Aenne Biermann, Kiefern im Rauhreif (Pines in the frost), 1929, Museum Ludwig, Cologne, © Rheinisches Bildarchiv Köln
Museum Ludwig is currently showing a small selection of prints by Aenne Biermann (1898-1933), loaned for the most part by the Agfa Collection. This show is an opportunity to discover the work of a German photographer who is unfortunately still little known in France.
Originally a trained pianist, Biermann taught herself photography in the early 1920s. Her first subjects were her children, as well as rocks and plants, the delicate structures of which she captured minutely. In 1927, a geologist commissioned detailed photographs of minerals from her, prompting her to gain a better understanding of lighting.
Aenne Biermann, Gerd 7 Jahre alt (7-year old Gerd), 1930, Museum Ludwig, Cologne, © Rheinisches Bildarchiv Köln
Biermann’s career took a more professional turn in the late 1920s when she joined the Deutscher Werkbund, a famous artist’s association, and began to exhibit regularly – with solo shows in Munich (1928) and in Gera (1930), and participation in major collective events such as Fotografie der Gegenwart and Film und Foto, in 1929. She grew increasingly interested in ordinary objects – fruit (Äpfel [Apples], circa 1929; Cocosnusse [Coconuts], 1929), sewing instruments (Fingerhut [Thimble], 1929), crockery (Töpfe im Keller [Pots in the Cellar], circa 1929) – as well as in everyday scenes – the beach (Strandkörbe [Deckchairs], circa 1930), winter trees (Kiefern im Rauhreif [Pines in the Frost], 1929), and children’s entertainment (Kasperltheater Zuschauer [Puppet Theatre Audience], 1929) – and portraits. In her own words, “The object, which, in its surroundings, is never seen other than in its most mundane aspect, is given new life when isolated in the lens of the viewfinder. […] It seemed to me that the clarity of a constructed form, when removed from its overly distracting surroundings, could be depicted convincingly through the use of photography.”1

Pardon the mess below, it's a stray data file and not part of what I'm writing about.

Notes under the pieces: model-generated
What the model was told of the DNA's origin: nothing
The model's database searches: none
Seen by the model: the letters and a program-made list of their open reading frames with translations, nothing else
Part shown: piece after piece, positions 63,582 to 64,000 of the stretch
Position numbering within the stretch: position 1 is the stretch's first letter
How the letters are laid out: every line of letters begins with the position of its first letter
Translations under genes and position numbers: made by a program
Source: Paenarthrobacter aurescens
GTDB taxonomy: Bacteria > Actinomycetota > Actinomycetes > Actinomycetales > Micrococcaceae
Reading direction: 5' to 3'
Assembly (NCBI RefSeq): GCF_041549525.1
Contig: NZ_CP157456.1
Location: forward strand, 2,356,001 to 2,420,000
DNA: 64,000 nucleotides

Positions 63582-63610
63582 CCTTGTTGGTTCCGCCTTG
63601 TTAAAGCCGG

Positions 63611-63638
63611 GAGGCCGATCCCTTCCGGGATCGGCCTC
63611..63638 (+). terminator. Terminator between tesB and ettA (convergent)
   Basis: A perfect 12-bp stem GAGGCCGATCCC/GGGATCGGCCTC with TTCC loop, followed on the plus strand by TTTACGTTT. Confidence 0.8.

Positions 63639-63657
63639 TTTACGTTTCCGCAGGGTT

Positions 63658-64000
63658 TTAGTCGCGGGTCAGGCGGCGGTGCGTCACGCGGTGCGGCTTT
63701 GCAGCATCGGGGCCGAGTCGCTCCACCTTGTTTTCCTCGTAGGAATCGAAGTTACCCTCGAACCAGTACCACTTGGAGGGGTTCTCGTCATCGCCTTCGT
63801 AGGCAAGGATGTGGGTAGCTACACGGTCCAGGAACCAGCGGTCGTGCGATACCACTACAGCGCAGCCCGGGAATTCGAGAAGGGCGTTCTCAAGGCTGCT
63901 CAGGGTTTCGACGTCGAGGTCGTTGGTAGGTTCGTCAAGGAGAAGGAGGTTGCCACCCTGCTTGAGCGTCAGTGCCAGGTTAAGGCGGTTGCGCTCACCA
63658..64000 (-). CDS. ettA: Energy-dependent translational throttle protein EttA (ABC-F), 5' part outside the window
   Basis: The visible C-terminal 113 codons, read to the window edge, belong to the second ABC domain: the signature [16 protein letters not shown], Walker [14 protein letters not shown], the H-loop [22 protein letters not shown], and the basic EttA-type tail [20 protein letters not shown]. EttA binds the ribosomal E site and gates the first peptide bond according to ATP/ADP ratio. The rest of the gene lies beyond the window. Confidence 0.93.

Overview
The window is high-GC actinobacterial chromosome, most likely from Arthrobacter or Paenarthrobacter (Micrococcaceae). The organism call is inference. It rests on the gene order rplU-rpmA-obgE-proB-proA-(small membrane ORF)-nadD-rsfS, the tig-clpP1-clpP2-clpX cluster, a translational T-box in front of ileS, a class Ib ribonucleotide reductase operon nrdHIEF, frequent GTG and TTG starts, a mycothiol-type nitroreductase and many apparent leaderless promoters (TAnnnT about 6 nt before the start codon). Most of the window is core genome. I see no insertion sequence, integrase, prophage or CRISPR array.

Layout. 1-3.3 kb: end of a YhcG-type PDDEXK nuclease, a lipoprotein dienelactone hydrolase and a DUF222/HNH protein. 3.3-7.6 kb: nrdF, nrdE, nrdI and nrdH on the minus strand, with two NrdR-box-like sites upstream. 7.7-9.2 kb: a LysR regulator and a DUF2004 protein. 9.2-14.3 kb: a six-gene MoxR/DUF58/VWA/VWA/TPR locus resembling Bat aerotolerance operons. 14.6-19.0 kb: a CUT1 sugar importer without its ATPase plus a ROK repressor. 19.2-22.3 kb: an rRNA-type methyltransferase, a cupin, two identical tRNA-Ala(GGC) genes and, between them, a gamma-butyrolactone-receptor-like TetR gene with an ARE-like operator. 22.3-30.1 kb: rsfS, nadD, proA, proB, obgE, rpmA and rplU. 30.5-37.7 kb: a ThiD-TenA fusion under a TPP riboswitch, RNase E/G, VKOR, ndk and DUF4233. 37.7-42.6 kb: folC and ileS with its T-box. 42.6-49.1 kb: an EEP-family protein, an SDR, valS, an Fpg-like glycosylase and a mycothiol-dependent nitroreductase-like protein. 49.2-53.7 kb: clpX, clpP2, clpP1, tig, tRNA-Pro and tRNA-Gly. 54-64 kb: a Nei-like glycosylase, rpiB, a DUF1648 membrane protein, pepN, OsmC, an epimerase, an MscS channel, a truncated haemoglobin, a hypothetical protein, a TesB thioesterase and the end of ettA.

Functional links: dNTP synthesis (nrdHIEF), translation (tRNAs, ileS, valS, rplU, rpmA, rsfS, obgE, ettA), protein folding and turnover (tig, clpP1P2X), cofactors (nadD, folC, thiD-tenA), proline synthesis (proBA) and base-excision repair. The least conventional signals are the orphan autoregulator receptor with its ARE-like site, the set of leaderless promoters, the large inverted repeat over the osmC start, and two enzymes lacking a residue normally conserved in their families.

Aenne Biermann, Kaktus (Cactus), ca. 1929, Museum Ludwig, Cologne, © Rheinisches Bildarchiv Köln
Aenne Biermann, Selbstporträt (Selportrait), ca. 1931, Museum Ludwig, Cologne, © Rheinisches Bildarchiv Köln
The precision of her painstaking compositions – often close-ups; the nuances of grey she achieved; her attention to accuracy; and her interest in everyday life all relate Biermann’s work to the Neue Sachlichkeit (New Objectivity), a movement that sought to depict real life in Germany in the wake of World War I by taking a critical, even acerbic, look at the myths propagated by the Weimar Republic (national heroism, exemplary productivity, etc.). A. Biermann’s premature death at the age of 34 and the destruction of part of her negatives by the Nazis impeded the recognition of her work, but the reproduction of her photographs in specialised reviews worldwide, as well as the publication of art historian Franz Roh’s book about her, Fotos. Aenne Biermann (1930), and the creation of the Aenne-Biermann-Preis für deutsche Gegenwartsfotografie (Aenne-Biermann Prize for Contemporary German Photography) all have contributed to preserving its memory.
Name der Fotografin: Aenne Biermann, from 16 June to 30 September 2018 at Museum Ludwig (Cologne, Germany).